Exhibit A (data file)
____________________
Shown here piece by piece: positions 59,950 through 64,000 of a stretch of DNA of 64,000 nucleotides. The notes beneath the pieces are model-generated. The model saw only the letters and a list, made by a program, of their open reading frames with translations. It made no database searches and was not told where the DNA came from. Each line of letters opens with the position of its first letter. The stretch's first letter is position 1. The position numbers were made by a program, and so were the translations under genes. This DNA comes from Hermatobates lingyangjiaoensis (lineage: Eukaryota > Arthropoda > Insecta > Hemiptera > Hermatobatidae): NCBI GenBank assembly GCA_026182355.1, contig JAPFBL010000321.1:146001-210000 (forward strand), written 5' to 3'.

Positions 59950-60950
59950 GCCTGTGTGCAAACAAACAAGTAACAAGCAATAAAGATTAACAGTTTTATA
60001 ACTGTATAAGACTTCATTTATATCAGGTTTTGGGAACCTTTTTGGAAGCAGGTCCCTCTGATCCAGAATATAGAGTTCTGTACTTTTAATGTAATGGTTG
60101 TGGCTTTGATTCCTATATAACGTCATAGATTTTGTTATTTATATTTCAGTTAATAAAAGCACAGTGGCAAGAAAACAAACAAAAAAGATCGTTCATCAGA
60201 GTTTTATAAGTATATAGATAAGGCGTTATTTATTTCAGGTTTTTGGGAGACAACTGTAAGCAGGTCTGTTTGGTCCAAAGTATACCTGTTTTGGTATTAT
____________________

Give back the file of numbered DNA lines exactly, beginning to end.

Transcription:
Shown here piece by piece: positions 59,950 through 64,000 of a stretch of DNA of 64,000 nucleotides. The notes beneath the pieces are model-generated. The model saw only the letters and a list, made by a program, of their open reading frames with translations. It made no database searches and was not told where the DNA came from. Each line of letters opens with the position of its first letter. The stretch's first letter is position 1. The position numbers were made by a program, and so were the translations under genes. This DNA comes from Hermatobates lingyangjiaoensis (lineage: Eukaryota > Arthropoda > Insecta > Hemiptera > Hermatobatidae): NCBI GenBank assembly GCA_026182355.1, contig JAPFBL010000321.1:146001-210000 (forward strand), written 5' to 3'.

Positions 59950-60950
59950 GCCTGTGTGCAAACAAACAAGTAACAAGCAATAAAGATTAACAGTTTTATA
60001 ACTGTATAAGACTTCATTTATATCAGGTTTTGGGAACCTTTTTGGAAGCAGGTCCCTCTGATCCAGAATATAGAGTTCTGTACTTTTAATGTAATGGTTG
60101 TGGCTTTGATTCCTATATAACGTCATAGATTTTGTTATTTATATTTCAGTTAATAAAAGCACAGTGGCAAGAAAACAAACAAAAAAGATCGTTCATCAGA
60201 GTTTTATAAGTATATAGATAAGGCGTTATTTATTTCAGGTTTTTGGGAGACAACTGTAAGCAGGTCTGTTTGGTCCAAAGTATACCTGTTTTGGTATTAT